10

You see this a lot on formal government and institutional documents such as declarations and diplomas. What, exactly, is being said?

7

It is a very formal (or dated) version of “to whom it may concern”. You write it in particular on letters patent, such as royal, presidential, diplomatic proclamations. Because these are not sent to a named recipient, but open letters intended to proclaim or attest of something, and thus be presented to the public at large. As you noted, they are also used in diplomas and academic degrees.

  • I see, that makes sense. But what about the use of "presents" here? Wouldn't "presence" be the word to use? – Andrew Lambert Apr 24 '11 at 9:03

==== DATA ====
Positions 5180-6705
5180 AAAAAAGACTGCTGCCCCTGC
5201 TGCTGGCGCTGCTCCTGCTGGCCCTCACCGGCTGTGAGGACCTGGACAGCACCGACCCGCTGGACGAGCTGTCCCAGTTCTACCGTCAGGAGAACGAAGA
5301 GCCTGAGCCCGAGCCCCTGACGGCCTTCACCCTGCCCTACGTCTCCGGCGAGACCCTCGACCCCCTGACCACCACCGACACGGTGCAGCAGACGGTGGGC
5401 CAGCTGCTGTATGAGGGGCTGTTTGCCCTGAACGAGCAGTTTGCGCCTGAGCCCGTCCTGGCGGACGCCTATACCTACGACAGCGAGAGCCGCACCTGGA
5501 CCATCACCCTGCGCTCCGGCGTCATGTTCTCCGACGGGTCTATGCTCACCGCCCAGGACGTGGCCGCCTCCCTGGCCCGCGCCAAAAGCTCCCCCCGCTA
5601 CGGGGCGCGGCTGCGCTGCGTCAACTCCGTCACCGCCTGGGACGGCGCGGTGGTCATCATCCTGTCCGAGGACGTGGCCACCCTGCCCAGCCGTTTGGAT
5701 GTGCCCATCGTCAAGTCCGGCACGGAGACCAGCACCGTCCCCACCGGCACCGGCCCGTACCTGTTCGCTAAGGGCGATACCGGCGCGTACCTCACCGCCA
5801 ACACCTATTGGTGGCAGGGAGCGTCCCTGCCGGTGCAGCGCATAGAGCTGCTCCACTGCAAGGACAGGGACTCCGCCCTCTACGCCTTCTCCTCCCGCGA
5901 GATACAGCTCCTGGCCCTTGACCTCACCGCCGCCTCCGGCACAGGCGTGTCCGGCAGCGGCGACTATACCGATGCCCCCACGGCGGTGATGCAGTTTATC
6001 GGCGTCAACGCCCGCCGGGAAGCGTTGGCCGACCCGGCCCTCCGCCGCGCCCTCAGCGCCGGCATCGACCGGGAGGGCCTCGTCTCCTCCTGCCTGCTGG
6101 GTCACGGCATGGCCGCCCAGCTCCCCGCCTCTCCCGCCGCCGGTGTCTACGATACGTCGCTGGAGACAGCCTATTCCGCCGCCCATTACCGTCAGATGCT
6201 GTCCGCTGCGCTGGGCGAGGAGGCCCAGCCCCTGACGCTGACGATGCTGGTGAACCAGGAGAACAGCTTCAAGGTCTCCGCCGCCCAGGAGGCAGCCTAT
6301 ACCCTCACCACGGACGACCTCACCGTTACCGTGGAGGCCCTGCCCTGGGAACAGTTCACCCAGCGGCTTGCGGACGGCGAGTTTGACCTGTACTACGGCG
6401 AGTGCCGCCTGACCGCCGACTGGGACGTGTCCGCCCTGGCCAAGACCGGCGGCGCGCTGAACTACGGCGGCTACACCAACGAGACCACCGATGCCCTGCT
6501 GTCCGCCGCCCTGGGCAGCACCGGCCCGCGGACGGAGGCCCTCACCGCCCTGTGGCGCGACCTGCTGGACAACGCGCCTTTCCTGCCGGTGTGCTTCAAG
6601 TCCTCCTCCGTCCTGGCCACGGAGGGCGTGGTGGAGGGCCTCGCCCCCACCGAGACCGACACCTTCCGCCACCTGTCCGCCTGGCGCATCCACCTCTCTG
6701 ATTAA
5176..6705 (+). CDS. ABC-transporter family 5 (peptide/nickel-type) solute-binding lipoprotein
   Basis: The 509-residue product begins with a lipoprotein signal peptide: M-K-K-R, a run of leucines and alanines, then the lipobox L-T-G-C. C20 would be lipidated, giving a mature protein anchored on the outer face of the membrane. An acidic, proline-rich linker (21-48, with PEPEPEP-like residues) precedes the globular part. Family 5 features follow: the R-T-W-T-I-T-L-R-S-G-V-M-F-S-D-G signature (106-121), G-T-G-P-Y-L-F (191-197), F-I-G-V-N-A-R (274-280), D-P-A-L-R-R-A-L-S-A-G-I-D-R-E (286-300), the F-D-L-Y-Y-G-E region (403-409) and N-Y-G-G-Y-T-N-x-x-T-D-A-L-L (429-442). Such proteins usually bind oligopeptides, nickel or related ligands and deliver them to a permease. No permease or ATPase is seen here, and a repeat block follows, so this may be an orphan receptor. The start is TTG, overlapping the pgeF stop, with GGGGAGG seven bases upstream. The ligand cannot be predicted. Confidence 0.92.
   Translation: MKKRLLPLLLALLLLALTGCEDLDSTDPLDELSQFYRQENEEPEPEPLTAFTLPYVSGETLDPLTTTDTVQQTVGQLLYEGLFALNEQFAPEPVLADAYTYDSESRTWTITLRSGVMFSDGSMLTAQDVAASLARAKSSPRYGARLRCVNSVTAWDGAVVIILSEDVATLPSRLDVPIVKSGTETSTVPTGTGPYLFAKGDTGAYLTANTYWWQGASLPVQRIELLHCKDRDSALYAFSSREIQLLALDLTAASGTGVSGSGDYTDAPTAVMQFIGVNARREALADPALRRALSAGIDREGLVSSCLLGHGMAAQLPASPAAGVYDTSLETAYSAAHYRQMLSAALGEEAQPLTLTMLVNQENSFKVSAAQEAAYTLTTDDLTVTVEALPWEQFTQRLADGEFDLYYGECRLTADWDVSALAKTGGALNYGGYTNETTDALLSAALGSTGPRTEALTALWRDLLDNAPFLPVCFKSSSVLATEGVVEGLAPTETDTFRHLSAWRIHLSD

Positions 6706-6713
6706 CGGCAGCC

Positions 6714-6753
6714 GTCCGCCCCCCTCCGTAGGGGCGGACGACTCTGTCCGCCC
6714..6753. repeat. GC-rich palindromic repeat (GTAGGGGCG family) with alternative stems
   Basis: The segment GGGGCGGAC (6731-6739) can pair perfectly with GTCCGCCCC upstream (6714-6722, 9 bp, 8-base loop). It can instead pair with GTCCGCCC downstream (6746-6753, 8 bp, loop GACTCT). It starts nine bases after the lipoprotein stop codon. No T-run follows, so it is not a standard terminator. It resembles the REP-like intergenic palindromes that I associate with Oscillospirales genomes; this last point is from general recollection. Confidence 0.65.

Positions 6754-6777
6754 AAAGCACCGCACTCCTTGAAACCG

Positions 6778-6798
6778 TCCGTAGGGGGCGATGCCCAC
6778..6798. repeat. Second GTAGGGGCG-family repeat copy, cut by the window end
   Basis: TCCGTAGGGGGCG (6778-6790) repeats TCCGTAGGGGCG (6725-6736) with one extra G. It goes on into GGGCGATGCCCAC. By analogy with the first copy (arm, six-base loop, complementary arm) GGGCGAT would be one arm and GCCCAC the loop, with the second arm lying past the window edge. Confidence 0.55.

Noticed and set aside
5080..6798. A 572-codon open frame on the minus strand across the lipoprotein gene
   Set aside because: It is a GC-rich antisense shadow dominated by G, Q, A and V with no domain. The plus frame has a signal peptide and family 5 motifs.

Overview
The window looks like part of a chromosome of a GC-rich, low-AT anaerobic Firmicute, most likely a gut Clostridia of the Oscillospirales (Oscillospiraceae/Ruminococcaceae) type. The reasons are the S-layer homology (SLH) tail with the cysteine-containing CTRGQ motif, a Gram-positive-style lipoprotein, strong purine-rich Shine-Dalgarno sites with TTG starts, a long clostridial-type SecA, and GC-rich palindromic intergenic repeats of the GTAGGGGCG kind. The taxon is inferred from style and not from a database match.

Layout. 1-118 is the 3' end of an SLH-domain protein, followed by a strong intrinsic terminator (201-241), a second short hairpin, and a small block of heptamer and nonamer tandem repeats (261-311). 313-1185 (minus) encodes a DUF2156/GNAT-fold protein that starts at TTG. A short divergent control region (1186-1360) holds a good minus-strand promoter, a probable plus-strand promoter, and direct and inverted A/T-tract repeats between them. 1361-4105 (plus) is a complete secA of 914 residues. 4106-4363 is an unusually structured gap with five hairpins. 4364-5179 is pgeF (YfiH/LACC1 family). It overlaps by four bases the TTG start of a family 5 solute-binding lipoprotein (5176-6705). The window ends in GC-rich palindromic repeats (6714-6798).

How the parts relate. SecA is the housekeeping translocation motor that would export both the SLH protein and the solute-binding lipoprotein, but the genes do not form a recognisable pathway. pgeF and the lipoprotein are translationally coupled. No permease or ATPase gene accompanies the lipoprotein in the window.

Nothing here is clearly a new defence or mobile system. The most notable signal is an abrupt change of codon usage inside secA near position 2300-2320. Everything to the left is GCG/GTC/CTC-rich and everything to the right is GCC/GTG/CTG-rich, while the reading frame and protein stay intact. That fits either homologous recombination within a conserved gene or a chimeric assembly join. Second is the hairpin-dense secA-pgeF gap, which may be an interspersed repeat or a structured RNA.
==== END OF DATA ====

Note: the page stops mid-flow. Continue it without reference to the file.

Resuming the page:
• 1
    @Amazed: I think it's a shortening of “these present letters” (making the adjective “present”, into a noun). – F'x Apr 24 '11 at 9:06
12

F'x is correct in the main, but it is useful to note that these presents is a legal term that makes specific reference to the document in which the words being read are contained.

As NOAD gives it:

these presents formal Law — this document : the premises outlined in red on the Plan annexed to these presents.

And the etymology:

ORIGIN Middle English : via Old French from Latin praesent- ‘being at hand,’ present participle of praeesse, from prae ‘before’ + esse ‘be.’

2

The word "presents" does not refer to time, but a presentment, or what is presented. An instrument is being presented for the value it represents.

protected by Mari-Lou A Sep 7 '17 at 5:48

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